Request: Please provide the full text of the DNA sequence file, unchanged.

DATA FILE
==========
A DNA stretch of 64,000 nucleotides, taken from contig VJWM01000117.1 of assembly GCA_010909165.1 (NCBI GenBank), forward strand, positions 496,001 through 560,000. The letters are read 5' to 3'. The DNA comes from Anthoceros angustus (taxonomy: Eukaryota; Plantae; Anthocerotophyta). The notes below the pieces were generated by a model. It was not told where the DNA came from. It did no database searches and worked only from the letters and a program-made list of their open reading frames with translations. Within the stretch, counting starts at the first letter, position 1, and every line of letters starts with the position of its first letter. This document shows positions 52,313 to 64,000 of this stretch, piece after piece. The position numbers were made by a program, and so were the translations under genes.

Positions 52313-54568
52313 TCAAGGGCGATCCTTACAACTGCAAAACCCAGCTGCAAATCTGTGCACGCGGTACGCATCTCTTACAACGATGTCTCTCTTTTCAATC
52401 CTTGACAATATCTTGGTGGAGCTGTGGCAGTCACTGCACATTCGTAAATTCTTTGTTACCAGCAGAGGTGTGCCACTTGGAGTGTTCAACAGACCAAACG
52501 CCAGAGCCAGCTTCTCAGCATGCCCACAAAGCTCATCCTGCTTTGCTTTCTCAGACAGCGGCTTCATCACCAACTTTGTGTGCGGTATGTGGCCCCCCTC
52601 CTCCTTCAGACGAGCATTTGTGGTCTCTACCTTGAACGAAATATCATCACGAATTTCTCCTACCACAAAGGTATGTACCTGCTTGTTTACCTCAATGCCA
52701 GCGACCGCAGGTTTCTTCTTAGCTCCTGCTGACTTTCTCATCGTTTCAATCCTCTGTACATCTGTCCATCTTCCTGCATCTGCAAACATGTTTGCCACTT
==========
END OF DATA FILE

A DNA stretch of 64,000 nucleotides, taken from contig VJWM01000117.1 of assembly GCA_010909165.1 (NCBI GenBank), forward strand, positions 496,001 through 560,000. The letters are read 5' to 3'. The DNA comes from Anthoceros angustus (taxonomy: Eukaryota; Plantae; Anthocerotophyta). The notes below the pieces were generated by a model. It was not told where the DNA came from. It did no database searches and worked only from the letters and a program-made list of their open reading frames with translations. Within the stretch, counting starts at the first letter, position 1, and every line of letters starts with the position of its first letter. This document shows positions 52,313 to 64,000 of this stretch, piece after piece. The position numbers were made by a program, and so were the translations under genes.

Positions 52313-54568
52313 TCAAGGGCGATCCTTACAACTGCAAAACCCAGCTGCAAATCTGTGCACGCGGTACGCATCTCTTACAACGATGTCTCTCTTTTCAATC
52401 CTTGACAATATCTTGGTGGAGCTGTGGCAGTCACTGCACATTCGTAAATTCTTTGTTACCAGCAGAGGTGTGCCACTTGGAGTGTTCAACAGACCAAACG
52501 CCAGAGCCAGCTTCTCAGCATGCCCACAAAGCTCATCCTGCTTTGCTTTCTCAGACAGCGGCTTCATCACCAACTTTGTGTGCGGTATGTGGCCCCCCTC
52601 CTCCTTCAGACGAGCATTTGTGGTCTCTACCTTGAACGAAATATCATCACGAATTTCTCCTACCACAAAGGTATGTACCTGCTTGTTTACCTCAATGCCA
52701 GCGACCGCAGGTTTCTTCTTAGCTCCTGCTGACTTTCTCATCGTTTCAATCCTCTGTACATCTGTCCATCTTCCTGCATCTGCAAACATGTTTGCCACTT